The winter storm in Texas caused up to four million people to have no electricity for days. But even some of those who were not cut off from the supply now have to suffer – from gigantic electricity bills.
In the US state, the power grid is largely disconnected from the rest of the US and the utility market is heavily deregulated. Consumers therefore have a large choice between different suppliers. However, some of the companies charge wholesale prices, which can be cheap for customers at normal times, but can also be extremely expensive during periods of extreme weather because the demand is then greater than the supply. During the storm, the wholesale price rose up to 10,000 percent.
Some households are now sitting on bills amounting to 5,000 or even 17,000 dollars, mind you, for a five-day consumption, as photos on social media show.
The state should step in
According to the “Dallas Morning News” at least one of the suppliers had urged its customers to switch to another provider shortly before the storm. But the time was often too short for that.
Betsy Price, Mayor of Fort Worth and Sylvester Turner, Mayor of Houston, see the state and Washington as being responsible for paying the bills. “If people get those exorbitant bills and they also have to fix their houses, then they shouldn’t be responsible,” Turner told CBS News.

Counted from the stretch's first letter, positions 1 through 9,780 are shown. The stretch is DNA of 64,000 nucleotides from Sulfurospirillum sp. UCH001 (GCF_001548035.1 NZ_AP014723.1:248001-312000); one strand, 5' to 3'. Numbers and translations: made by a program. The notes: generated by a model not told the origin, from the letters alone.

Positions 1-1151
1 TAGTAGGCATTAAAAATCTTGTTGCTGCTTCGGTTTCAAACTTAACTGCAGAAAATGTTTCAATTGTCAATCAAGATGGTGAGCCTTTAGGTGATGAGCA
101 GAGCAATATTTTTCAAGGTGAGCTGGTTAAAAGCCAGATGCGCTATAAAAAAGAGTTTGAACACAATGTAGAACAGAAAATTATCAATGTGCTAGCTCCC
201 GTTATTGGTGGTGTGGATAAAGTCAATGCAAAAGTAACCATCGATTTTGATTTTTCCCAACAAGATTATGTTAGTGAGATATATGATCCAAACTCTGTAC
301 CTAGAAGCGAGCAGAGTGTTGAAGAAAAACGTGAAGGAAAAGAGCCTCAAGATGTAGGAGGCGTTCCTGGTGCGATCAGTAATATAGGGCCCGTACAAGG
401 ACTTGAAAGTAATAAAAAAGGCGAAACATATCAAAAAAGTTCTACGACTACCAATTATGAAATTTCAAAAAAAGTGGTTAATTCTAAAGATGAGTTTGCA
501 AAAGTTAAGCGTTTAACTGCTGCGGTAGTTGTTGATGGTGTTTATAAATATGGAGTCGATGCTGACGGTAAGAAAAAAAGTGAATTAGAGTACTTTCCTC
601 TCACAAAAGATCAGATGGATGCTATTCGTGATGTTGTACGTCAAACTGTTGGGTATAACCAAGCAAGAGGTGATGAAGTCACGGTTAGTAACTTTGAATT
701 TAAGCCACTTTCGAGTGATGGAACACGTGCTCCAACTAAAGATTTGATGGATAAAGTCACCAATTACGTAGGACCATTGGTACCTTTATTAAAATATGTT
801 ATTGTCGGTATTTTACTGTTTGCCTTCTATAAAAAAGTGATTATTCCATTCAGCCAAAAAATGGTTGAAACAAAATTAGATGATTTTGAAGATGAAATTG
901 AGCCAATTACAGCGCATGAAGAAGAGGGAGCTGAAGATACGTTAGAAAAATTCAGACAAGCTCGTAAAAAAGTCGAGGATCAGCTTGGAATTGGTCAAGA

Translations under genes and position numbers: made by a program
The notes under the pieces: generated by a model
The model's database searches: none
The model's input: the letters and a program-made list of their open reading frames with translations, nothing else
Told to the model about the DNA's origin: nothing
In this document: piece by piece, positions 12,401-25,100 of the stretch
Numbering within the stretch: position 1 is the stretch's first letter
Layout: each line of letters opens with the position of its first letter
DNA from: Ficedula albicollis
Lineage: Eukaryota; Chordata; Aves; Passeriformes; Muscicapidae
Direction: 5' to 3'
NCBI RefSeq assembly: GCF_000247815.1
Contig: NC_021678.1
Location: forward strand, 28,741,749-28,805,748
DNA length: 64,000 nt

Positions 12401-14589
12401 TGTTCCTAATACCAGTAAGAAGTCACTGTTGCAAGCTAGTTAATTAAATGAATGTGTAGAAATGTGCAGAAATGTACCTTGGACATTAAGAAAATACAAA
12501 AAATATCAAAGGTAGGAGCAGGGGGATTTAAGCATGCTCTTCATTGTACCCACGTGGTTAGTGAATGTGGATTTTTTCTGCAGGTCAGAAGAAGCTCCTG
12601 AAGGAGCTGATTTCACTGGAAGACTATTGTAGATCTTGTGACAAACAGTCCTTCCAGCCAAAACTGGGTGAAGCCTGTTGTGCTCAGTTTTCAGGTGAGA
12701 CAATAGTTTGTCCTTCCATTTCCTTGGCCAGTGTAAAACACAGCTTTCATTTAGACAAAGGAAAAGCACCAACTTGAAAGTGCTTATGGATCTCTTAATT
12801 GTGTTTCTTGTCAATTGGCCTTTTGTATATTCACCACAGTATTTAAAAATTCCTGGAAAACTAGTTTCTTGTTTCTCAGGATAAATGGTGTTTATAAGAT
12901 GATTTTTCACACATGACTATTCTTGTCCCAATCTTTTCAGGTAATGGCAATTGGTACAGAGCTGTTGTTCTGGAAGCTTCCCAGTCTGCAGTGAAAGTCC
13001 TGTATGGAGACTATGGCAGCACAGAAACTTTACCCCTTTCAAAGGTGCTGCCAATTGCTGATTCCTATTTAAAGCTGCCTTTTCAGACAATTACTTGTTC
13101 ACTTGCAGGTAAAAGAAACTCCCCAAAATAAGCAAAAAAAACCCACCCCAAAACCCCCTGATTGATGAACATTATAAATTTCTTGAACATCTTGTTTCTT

Governor Greg Abbott called an emergency meeting over the weekend to discuss this with the House of Representatives. Attorney General Ken Paxton opened an investigation into electricity providers, their contingency plans and pricing models.
US President Joe Biden has already approved the disaster for Texas, which frees up funds from the federal budget, for example for the reconstruction of destroyed or damaged buildings and the emergency housing of those affected.
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